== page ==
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The E-Myth Revisited: Why Most Small Businesses Don't Work and What to Do About It

4.03  ·  Rating details ·  68,611 ratings  ·  2,132 reviews
E-Myth \ 'e-,'mith\ n 1: the entrepreneurial myth: the myth that most people who start small businesses are entrepreneurs 2: the fatal assumption that an individual who understands the technical work of a business can successfully run a business that does that technical work

Voted #1 business book by Inc. 500 CEOs.

An instant classic, this revised and updated edition of the
Paperback, 269 pages
Published January 1st 1995 by Harper Business (first published September 1st 1985)
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Average rating 4.03  · 
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Chad Warner
Apr 04, 2010 rated it it was amazing
Recommends it for: entrepreneurs, business owners
Recommended to Chad by: Dean Whittaker, Entrepreneur Magazine, Seth Getz
This book tells how to get your business to run without you. It shows how to work on your business, not in it. It explains how to get your people to work without your interference. It tells how to systematize so the business could be replicated 5,000 times. It shows how to do the work you love rather than the work you have to do.

The E-Myth (Entrepreneurial Myth) is that businesses are started by entrepreneurs seeking profit. In actuality, businesses are started by technicians (employees) who dec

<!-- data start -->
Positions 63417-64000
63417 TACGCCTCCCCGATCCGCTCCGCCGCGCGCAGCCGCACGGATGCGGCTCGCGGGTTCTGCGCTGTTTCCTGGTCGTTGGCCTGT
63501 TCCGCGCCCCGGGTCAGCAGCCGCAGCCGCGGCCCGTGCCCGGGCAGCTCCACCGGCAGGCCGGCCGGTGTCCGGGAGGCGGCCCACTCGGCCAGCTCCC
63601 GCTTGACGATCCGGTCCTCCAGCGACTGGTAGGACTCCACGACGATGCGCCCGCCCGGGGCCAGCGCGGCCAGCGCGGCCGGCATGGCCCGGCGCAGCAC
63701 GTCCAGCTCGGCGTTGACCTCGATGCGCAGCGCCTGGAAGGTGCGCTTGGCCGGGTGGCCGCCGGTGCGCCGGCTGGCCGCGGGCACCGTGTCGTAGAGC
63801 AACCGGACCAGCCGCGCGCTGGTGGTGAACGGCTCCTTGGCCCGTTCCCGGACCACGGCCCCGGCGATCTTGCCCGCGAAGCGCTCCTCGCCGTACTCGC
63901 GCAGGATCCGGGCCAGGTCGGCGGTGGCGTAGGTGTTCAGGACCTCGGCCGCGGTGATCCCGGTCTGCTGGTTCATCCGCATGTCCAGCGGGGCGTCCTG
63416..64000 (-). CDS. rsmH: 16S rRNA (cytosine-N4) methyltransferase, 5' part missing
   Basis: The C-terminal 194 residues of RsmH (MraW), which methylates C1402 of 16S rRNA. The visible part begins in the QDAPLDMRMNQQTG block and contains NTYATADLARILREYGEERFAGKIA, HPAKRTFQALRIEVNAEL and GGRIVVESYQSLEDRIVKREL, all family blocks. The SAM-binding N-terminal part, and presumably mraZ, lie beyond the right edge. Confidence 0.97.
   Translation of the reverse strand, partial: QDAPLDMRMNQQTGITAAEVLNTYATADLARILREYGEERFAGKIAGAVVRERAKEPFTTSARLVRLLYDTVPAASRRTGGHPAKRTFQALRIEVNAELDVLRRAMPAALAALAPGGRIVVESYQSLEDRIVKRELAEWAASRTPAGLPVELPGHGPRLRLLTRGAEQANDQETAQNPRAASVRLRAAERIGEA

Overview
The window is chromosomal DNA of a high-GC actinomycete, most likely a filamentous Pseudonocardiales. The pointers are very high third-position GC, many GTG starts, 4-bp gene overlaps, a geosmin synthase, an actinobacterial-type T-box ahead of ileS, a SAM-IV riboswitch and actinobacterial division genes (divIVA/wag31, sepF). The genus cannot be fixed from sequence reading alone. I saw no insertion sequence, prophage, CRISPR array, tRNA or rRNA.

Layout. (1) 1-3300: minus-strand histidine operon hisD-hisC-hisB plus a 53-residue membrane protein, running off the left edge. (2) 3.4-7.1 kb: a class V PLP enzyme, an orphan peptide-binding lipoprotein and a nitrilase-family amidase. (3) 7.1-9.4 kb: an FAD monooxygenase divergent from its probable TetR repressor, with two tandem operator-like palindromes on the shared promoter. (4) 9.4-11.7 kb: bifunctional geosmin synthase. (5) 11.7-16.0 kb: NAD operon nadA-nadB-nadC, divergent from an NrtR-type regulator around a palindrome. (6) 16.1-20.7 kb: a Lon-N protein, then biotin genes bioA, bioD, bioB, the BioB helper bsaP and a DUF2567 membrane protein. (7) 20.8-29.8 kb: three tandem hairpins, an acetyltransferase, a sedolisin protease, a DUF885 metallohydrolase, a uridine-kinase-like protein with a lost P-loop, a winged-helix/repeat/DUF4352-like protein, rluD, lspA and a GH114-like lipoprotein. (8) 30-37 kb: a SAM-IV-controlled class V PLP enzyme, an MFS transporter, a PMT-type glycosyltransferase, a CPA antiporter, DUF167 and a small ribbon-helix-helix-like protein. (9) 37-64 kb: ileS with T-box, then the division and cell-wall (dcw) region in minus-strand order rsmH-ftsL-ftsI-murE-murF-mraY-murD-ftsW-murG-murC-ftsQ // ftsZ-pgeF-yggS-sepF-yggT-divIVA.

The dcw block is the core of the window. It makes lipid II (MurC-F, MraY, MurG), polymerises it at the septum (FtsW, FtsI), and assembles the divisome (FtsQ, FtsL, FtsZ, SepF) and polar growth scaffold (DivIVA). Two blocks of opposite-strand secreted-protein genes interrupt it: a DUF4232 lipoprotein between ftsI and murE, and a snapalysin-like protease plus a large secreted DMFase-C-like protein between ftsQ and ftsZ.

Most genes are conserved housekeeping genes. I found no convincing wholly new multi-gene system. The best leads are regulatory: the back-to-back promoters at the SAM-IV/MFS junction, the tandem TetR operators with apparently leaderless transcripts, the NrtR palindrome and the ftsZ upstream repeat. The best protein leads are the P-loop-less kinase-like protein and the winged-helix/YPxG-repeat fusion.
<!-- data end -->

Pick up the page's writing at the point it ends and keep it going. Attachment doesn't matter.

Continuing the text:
Dec 02, 2007 rated it did not like it
Shelves: business
About half a dozen important ideas buried in a mass of cloying, poorly written prose.

The 268 pages dedicated to this text could have been cut to 60 and the book would have been better for it. As it is, prepare to skim.

The author's habit of inventing characters that compliment him on his own ideas is a recurring and increasingly annoying technique. He also compliments his invented characters for their eloquence and drops repeated advertisements for his own company in the text. Classy.
Jul 10, 2011 rated it did not like it
If it weren't for the condescending, overly-simplistic, overly-drawn out, incessantly repetitive tone of this book, it would be good--it does have meaningful concepts, it just should have been twenty pages long. I've spent years working in consulting where process works when people don't. This book took sixty pages to suggest that the poor overworked technician hire help. Another fifty pages to explain that you need good processes so that you can hire low-skilled people. That you define a role a ...more
Jan 28, 2008 rated it it was amazing
This is a fine book showing some of the flaws of small businesses and why so many fail. The author uses a fictional small business owner who started a pie shop and running herself ragged. She has a great gift in making pies but is burning herself out. She was thinking about how she her job was making and selling pies when her business could and should be so much more.

Successful companies don’t actually sell the products that they make. They fulfill an emotional need of their clients. For instanc
Feb 02, 2016 rated it really liked it